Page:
The Koch brothers get their money's worth in gift to United Negro College Fund.
If you've been wondering who is behind the hysteria about the "fiscal cliff," meet the Fix the Debt coalition of 95 CEOs of major firms.
Fix the Debt calls upon Americans for "shared sacrifice" in order to avoid going over the fiscal cliff, by embracing "a common sense solution to prevent disaster and renew America's economic strength."
For the top 1% of mega-millionaires and billionaires, their sacrifice is merely modest tax increases, which could come in the form of slight rate changes or the elimination of some exemptions. These are "sacrifices" so minor that they will not even notice, especially when they rake in the gains from the new corporate tax breaks for which they are pressing.
But for working people who have worked in grueling jobs their entire lives -- on auto assembly lines, as waitresses on their feet all day, as construction workers toiling outside in extreme heat and frigid cold -- their sacrifice consists of working two more years with their battered bodies until they can finally gain assistance from Social Security and Medicare.
Lloyd Blankfein, CEO of Goldman Sachs, is a key leader of the Fix the Debt coalition. Blankfein holds out the tantalizing prospect of a vast wave of new corporate investment in America once the CEOs' demands are met. All this requires is President Obama and the Democrats caving in to draconian, life-shattering changes in Social Security and Medicare.
"There is a huge amount of investible cash that is now sitting on the sidelines, waiting for sensible reforms," Blankfein pointed out in a recent Wall Street Journal column. Wealthy executives like him -- Blankfein hauled in $$16,164,405 in 2011 -- are willing to pay somewhat higher taxes so long as there is "flexibility and "shared sacrifices."
Blankfein and his Fix the Debt allies are quite prepared to be "flexible" in agreeing to pay mild increases on their income above $250,000, "but only if they are joined by serious cuts in discretionary spending and entitlements." He apparently perceives an equivalent level of sacrifice from his modest tax increase and a 65-year old jobless worker who must now wait two more years for a Social Security check to sustain a meager existence. Or consider that worker, lacking any health care coverage, being required to accept a delay of two years in receiving Medicare.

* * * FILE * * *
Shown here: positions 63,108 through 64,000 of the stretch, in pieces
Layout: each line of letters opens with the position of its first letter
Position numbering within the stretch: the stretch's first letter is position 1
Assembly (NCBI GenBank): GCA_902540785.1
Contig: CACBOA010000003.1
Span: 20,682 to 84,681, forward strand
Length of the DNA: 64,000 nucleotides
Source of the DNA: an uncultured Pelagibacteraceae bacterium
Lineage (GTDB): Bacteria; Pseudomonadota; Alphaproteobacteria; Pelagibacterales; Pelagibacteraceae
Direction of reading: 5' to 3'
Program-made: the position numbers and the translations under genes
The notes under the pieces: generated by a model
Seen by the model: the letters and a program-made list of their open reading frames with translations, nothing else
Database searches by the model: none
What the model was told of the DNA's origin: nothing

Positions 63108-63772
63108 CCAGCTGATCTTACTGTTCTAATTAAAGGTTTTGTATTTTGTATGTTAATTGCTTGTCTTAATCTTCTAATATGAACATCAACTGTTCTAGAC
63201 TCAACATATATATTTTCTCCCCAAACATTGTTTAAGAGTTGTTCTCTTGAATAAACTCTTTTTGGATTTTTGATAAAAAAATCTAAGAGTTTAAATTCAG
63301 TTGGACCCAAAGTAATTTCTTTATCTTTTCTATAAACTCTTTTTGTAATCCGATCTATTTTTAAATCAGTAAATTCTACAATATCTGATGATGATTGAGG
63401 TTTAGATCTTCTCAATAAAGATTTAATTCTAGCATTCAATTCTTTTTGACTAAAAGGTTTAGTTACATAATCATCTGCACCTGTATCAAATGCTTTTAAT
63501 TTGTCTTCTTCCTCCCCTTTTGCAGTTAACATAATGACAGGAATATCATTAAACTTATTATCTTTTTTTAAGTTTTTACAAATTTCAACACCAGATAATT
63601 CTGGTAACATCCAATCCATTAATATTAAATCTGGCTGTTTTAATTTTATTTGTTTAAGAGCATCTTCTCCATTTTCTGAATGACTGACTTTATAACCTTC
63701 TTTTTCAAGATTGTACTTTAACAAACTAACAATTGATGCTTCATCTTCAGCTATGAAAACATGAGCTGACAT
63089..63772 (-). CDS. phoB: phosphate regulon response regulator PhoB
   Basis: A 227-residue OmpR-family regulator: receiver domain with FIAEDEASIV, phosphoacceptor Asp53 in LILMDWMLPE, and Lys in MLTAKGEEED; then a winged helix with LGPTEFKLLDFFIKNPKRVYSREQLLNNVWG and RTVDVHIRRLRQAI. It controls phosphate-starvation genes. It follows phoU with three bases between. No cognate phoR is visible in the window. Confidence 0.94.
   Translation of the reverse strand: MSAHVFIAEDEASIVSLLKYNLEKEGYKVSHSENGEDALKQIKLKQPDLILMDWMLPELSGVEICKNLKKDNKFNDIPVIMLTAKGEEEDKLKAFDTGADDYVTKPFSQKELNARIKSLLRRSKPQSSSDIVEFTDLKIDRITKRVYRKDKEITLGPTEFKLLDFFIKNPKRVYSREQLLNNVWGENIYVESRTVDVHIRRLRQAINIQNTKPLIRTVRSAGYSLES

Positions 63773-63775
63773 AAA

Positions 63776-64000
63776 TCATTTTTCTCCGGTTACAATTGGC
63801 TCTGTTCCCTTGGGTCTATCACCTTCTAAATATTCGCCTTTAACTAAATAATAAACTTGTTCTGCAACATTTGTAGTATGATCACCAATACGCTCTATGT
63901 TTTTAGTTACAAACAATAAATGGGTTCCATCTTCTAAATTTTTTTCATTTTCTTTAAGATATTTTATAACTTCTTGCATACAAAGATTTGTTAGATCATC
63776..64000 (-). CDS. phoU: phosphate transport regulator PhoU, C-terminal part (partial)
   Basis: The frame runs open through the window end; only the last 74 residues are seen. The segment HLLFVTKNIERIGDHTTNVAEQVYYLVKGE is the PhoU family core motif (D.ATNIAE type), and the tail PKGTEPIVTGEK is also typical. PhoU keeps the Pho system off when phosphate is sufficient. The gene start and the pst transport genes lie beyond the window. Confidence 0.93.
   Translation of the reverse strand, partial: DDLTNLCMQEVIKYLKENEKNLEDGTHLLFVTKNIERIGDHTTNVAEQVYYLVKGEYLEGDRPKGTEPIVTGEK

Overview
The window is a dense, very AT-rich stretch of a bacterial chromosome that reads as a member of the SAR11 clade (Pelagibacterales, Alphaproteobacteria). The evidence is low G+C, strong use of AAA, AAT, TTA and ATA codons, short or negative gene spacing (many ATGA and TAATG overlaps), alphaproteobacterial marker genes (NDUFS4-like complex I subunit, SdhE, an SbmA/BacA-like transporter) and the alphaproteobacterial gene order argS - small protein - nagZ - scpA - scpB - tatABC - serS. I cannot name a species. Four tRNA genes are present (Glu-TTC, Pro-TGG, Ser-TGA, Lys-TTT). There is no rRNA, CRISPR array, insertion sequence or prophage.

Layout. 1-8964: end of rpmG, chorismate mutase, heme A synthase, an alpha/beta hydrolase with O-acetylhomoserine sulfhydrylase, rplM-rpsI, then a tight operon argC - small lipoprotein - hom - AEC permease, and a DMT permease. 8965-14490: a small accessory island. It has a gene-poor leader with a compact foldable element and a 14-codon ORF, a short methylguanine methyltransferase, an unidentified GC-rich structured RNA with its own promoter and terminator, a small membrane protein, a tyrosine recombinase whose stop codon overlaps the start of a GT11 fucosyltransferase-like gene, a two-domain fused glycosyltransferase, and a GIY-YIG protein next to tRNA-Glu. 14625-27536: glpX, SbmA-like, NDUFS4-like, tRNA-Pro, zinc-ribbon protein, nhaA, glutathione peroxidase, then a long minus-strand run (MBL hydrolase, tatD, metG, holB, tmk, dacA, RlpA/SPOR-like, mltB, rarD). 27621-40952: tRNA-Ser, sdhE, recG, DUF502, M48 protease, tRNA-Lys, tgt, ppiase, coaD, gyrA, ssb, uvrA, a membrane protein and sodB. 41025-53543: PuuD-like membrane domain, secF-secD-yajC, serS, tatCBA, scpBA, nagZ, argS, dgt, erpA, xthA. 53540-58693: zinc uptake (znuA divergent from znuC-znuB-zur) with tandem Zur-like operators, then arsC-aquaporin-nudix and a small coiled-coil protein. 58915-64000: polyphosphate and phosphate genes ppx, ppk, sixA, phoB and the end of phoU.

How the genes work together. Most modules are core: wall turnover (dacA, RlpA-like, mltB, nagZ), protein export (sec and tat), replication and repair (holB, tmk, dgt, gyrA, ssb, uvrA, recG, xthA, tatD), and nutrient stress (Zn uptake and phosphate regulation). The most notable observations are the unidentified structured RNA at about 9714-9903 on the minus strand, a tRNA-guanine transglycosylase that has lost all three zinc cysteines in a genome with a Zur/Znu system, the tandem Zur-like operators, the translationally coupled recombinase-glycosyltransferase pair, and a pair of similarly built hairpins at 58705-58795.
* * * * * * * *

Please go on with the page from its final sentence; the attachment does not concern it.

America can no longer afford the same level of generosity as before, Blankfein told CBS recently. Although U.S. safety-net programs are widely regarded as offering far less assistance than in other advanced nations, Americans must adjust their "expectations" accordingly. Social Security "wasn't devised to be a system that supported you for a 30-year retirement after a 25-year career," he stated. Actually, the average recipient gets 12 years of Social Security benefits after working many more years than that.
Blankfein wants people to know that they're going to have to do with less.
"You're going to have to do something, undoubtedly, to lower people's expectations of what they're going to get, the entitlements, and what people think they're going to get, because you're not going to get it," he wrote.
Meanwhile, in their purported quest to lower the government's deficit, Blankfein and the Fix the Debt coalition are busy promoting the notion that U.S. corporations should no longer be obligated to pay taxes on their plants and other operations located outside the U.S. This proposed "territorial tax system" would exempt their companies' foreign profits from taxation, saving them $134 billion in taxes, according to a new Institute for Policy Studies report titled "The CEO Campaign to 'Fix' the Debt: A Trojan Horse for Massive Corporate Tax Breaks."
Those who question the sincerity of Blankfein's commitment to deficit-cutting will surely point out that the estimated $134 billion could help pay down the federal budget deficit.
Despite the obvious inequity of what Blankfein and Fix the Debt are proposing, Beltway wisemen are pressing Obama and the Democrats to compromise away programs that are critical to dignified retirements for working Americans.
This push for a shameful compromise comes from CEOs and pundits living on the Planet Affluence, who have never put in a day of hard physical labor nor spent a day worrying about how to feed their children.
Roger Bybee is a Milwaukee-based journalist whose work has appeared in, among others, The Progressive, Z Magazine, Progressive Populist, Extra!, American Prospect, Isthmus, and In These Times, for whom he blogs twice a week on labor issues at workinginthesetimes.com. Bybee edited the weekly Racine Labor for fourteen years.
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